The Park has been affected in recent years by two major fires, the most important of which were in 1982 with 10,000 hectares and in 1994 with 4,300 hectares burned. The increase in temperature and the change in the water regime (increase in torrential rainfall, greater aridification of the territory, among others) will change the distribution of those species that are at the limit of their tolerance ranges in the Park.
What are the objectives you would like to achieve at the end of the project?
What we intend to achieve with this Life Stonewalls project is to agree on and promote the value of this intangible cultural heritage of humanity, which is knowing how to build these dry stone walls, to bring all the institutions in this area into contact with each other and then, at an institutional level, outside this area, and with our other Life partners, such as the Italians and the Greeks, to implement this strategy together. Moreover, if we rebuild these walls and develop strategies to preserve this heritage, we can surely minimise the effects of climate change, which are already almost upon us.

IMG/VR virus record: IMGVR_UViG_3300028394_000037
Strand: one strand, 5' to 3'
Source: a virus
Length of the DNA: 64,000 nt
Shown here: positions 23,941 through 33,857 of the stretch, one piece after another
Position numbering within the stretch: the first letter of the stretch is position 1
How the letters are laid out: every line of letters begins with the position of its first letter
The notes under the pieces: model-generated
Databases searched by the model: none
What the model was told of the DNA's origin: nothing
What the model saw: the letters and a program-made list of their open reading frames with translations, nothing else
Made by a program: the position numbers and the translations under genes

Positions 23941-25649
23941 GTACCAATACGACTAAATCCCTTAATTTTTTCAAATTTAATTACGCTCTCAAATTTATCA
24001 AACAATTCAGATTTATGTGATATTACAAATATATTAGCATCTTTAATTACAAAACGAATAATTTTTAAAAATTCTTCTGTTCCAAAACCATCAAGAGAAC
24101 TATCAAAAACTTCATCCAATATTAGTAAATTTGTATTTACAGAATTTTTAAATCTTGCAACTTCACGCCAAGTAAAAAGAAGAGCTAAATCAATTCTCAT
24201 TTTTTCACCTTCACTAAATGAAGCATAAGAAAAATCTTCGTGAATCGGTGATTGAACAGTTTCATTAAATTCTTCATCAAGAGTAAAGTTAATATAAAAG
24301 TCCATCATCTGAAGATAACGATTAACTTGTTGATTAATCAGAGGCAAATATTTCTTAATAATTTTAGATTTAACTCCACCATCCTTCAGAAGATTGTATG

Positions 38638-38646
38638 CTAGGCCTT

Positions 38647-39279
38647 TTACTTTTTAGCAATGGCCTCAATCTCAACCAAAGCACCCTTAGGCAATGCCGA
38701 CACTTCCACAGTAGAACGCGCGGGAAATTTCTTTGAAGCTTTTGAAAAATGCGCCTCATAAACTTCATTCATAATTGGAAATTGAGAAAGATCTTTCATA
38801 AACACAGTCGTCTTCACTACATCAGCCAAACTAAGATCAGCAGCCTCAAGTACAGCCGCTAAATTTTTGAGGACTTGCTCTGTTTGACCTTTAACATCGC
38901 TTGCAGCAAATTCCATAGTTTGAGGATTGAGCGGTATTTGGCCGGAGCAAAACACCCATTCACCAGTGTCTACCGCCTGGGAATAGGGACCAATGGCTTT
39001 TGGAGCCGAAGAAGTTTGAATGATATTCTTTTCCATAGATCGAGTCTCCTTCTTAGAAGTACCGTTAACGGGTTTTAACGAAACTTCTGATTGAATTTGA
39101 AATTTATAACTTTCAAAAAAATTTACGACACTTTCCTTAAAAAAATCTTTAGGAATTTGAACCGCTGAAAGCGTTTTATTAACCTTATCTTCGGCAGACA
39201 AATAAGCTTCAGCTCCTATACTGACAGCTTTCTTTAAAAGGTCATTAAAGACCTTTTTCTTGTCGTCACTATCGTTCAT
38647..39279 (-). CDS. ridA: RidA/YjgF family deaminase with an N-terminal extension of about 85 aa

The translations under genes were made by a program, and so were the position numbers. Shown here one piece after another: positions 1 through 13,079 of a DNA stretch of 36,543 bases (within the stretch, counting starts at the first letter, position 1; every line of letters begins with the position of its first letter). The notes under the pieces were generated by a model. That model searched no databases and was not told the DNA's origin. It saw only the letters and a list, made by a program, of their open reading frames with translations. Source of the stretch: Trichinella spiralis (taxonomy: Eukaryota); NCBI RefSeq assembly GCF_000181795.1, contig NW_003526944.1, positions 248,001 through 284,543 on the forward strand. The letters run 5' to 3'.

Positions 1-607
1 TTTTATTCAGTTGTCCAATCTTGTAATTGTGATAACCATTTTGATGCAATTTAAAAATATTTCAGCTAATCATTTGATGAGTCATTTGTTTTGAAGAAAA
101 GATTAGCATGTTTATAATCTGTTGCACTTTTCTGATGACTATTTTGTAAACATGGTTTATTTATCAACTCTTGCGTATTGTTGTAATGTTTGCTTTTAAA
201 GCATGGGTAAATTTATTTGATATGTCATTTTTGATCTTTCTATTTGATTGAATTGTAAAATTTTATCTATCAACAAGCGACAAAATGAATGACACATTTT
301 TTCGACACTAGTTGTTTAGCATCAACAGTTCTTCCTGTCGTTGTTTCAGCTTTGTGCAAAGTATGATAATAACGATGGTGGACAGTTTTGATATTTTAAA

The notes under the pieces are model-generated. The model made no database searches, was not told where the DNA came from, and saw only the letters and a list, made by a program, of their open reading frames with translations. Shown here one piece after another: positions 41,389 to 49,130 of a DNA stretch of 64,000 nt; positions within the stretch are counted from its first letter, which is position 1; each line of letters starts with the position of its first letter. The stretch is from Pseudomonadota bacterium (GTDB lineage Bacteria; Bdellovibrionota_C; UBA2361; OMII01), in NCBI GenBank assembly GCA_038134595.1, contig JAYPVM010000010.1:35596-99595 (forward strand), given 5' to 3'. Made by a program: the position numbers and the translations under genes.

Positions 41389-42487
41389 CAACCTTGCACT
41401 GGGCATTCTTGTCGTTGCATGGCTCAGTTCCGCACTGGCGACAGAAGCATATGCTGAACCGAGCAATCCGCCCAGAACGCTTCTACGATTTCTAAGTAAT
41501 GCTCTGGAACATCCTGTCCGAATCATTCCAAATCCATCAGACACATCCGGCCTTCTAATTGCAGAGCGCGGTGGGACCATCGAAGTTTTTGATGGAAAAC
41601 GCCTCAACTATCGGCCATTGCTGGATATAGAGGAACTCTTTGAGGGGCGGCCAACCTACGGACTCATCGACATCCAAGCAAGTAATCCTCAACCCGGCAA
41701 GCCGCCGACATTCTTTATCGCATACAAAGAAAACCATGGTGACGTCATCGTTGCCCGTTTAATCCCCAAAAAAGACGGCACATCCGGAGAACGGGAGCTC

The main objective of this Life project is to give value and importance to dry stone walls in order to face climate change. In fact, one of the strong points of this project is its replicability: we want to make a model that can be replicated in different parks in Europe. In the previous studies that have been made, it has been seen that there are three optimum areas to be able to make this replicability.
Two of these areas where the replicability will be carried out are in the Cinque Terre National Park. The third area is here, in the Garraf Park, specifically in the Can Grau estate. This case presents similar characteristics, such as terraced areas with abandoned and in many cases deteriorated dry stone margins. But there are different problems. In this case we do not have so many problems with floods but we do have problems with fires. Another differential is the use of livestock to maintain the landscape and also to deal with forest fires.
As a whole, all these differences we have regarding the use of dry stone walls in the Cinque Terre Park will enrich the project in the sense that we will see different visions and different aspects that dry stone walls have to face climate change.
(1) Insect very harmful to the vine, native to North America, appeared in Europe in the second half of the nineteenth century: it quickly causes serious damage to the roots and the consequent death of the attacked plant. Because of the destructive action of the parasite the continent’s viticultural heritage were completely rebuild.